On Monday, July 30, 2018, Touro College of Osteopathic Medicine (TouroCOM) welcomed the Class of 2022 with a record-breaking number of underrepresented minorities (URMs). Of the 135 students in the class, 36 – over 26 percent of the class – are URMs.
The Harlem campus interviewed 550 applicants, including 92 URM students, a 206 percent increase in URM candidates interviewed over last year.
The influx marks three highly successful recruitment years in a row, where the numbers keep climbing. The rise is part of an upward trend with a 55 percent increase overall in applications to TouroCOM since the 2015-16 application year. The Harlem campus interviewed 550 applicants, including 92 URM students, a 206 percent increase in URM candidates interviewed over last year.
“As our reputation grows we are getting higher numbers of qualified applicants who desire to come here,” said David Forstein, DO, dean of the Harlem campus, who said the figures put the school near the top of URM recruitment into medicine. “We are extremely proud and excited to welcome this very talented pool of students who have chosen TouroCOM, which celebrates diversity and is committed to correcting diversity disparities in our healthcare delivery system.”
Added Dr. Alan Kadish, president of Touro College and University System, “A cornerstone of TouroCOM’s mission is to increase the number of underrepresented minorities in medicine, and to service underserved communities. Every year we welcome the call to build a diverse student body that will reflect the populations we serve and strive to improve the health outcomes of the communities in which they work.”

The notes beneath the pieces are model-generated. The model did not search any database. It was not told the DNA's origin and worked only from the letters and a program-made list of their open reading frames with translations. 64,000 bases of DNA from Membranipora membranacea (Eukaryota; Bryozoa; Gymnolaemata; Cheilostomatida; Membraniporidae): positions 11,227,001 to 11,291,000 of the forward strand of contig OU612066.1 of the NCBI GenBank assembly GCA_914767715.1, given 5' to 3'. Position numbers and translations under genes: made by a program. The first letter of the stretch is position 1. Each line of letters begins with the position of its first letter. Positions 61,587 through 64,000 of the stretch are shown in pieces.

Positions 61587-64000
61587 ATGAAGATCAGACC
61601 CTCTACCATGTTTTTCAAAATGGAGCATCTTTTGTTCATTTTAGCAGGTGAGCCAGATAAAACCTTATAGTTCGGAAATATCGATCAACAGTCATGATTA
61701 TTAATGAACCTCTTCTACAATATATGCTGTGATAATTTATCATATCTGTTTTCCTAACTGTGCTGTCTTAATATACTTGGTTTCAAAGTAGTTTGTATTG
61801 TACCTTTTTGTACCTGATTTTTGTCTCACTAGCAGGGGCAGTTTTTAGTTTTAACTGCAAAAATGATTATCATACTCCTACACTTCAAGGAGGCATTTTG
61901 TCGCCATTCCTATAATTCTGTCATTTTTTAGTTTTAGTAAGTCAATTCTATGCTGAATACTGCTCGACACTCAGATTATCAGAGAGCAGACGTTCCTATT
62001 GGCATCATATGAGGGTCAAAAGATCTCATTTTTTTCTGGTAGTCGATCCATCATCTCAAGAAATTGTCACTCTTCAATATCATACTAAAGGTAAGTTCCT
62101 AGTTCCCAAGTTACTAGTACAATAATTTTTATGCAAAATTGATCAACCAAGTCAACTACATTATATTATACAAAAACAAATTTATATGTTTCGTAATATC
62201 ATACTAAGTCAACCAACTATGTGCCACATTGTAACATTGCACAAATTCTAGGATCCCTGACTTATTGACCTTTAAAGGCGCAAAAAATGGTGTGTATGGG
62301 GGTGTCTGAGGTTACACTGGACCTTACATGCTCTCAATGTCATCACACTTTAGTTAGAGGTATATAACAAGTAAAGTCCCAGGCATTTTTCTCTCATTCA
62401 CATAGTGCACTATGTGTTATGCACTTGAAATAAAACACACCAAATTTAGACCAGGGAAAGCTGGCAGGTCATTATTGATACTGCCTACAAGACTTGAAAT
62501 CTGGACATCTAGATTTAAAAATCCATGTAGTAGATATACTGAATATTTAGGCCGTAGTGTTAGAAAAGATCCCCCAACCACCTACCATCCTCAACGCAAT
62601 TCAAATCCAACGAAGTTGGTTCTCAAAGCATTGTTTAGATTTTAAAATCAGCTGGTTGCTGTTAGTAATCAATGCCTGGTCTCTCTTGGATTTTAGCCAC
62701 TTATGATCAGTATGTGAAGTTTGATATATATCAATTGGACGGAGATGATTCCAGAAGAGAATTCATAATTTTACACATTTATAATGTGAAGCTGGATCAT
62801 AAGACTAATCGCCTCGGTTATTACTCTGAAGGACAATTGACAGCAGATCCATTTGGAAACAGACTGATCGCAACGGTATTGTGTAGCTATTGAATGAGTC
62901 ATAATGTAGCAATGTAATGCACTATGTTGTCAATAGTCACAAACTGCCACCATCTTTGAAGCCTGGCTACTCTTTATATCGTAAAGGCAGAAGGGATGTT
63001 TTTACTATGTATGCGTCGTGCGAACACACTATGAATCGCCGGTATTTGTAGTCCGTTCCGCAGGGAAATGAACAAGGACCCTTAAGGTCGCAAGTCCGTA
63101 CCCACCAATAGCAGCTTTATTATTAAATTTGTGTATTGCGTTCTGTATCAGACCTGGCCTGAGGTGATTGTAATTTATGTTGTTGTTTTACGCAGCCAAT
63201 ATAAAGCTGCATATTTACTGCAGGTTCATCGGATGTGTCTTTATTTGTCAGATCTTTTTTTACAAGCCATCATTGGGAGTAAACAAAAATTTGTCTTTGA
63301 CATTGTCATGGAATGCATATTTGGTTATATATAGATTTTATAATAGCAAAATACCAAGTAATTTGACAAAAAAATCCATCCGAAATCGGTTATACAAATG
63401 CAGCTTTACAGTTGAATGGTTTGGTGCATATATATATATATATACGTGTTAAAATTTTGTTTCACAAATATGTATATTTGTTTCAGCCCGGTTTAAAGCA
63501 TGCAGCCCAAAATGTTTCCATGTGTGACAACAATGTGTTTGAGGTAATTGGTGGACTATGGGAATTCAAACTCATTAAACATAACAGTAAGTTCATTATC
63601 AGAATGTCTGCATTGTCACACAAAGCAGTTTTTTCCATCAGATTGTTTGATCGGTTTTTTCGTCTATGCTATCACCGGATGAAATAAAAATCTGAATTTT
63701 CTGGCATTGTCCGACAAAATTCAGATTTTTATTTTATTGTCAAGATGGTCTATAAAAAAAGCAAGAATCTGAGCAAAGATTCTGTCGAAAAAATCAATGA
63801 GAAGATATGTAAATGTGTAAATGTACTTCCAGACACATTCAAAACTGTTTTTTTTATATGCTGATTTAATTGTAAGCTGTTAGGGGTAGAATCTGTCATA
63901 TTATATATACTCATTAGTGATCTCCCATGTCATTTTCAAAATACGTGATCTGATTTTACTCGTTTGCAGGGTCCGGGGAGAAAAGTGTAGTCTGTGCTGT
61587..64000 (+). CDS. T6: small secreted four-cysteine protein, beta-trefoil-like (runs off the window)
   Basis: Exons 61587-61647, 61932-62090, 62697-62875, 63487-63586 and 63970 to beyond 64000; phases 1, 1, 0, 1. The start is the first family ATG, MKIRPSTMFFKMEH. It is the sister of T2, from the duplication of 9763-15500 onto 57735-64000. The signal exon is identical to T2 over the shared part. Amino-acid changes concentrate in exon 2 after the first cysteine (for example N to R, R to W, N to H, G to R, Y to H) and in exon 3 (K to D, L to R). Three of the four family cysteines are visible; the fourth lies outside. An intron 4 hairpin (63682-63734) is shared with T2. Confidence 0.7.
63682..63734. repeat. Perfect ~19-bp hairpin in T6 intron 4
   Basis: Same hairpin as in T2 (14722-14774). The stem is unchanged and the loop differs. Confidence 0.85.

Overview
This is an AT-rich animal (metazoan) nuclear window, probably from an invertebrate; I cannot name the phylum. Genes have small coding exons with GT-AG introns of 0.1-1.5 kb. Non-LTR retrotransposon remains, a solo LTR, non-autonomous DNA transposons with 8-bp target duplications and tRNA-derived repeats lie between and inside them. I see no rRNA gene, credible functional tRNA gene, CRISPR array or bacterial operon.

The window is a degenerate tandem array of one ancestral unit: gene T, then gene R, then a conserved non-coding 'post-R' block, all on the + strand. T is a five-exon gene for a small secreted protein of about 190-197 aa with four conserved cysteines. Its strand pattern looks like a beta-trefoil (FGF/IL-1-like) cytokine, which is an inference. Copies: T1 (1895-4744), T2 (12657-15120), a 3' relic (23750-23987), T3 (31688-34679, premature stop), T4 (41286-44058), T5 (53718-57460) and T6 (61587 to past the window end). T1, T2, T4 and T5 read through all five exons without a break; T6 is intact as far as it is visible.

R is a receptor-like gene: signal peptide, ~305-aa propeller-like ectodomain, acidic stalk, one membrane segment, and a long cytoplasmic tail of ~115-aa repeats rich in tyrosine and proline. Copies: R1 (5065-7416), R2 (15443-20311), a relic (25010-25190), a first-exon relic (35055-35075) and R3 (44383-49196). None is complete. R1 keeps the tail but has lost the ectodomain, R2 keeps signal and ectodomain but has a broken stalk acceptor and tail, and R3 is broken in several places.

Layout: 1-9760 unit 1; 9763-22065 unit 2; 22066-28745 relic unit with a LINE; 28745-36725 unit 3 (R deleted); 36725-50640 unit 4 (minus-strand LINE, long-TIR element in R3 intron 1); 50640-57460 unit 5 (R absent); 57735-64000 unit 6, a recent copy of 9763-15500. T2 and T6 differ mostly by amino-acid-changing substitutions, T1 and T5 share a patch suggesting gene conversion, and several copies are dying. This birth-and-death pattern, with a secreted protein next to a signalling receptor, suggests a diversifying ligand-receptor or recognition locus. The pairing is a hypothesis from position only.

The incoming cohort is comprised of 19 women and 17 men. It includes 18 black students (six male, 14 female); 16 Hispanic students (10 male, six female); and two American Indians (one male, one female). The students hail from all over the country, with the majority from the northeast.
First-year Samantha Okundia, a Nigerian-American student from Dallas, Texas, said admission to the DO program is a “testament to perseverance.” Okundia explained she took the ‘scenic route’ to TouroCOM, first completing a master’s in medical physiology at Case Western Reserve and then teaching elementary school in Washington, D.C.’s inner city for three years before applying.
“I am grateful for all the personal and professional growth I made along the way because it prepared me for success at this stage. I’m excited for the opportunity to continue growing here at Touro, and to making a contribution to the world though osteopathic medicine,” said Okundia.
TouroCOM’s Success Helps Meet the Need
According to a report last year by the health-oriented news website STAT News, blacks make up 12 percent of doctors and Hispanics and Native Americans are even more underrepresented, having negative public health implications because research shows that underrepresented minorities are more likely to follow medical recommendations of doctors who look like them. In addition, diversity among doctors improves care for traditionally underserved populations.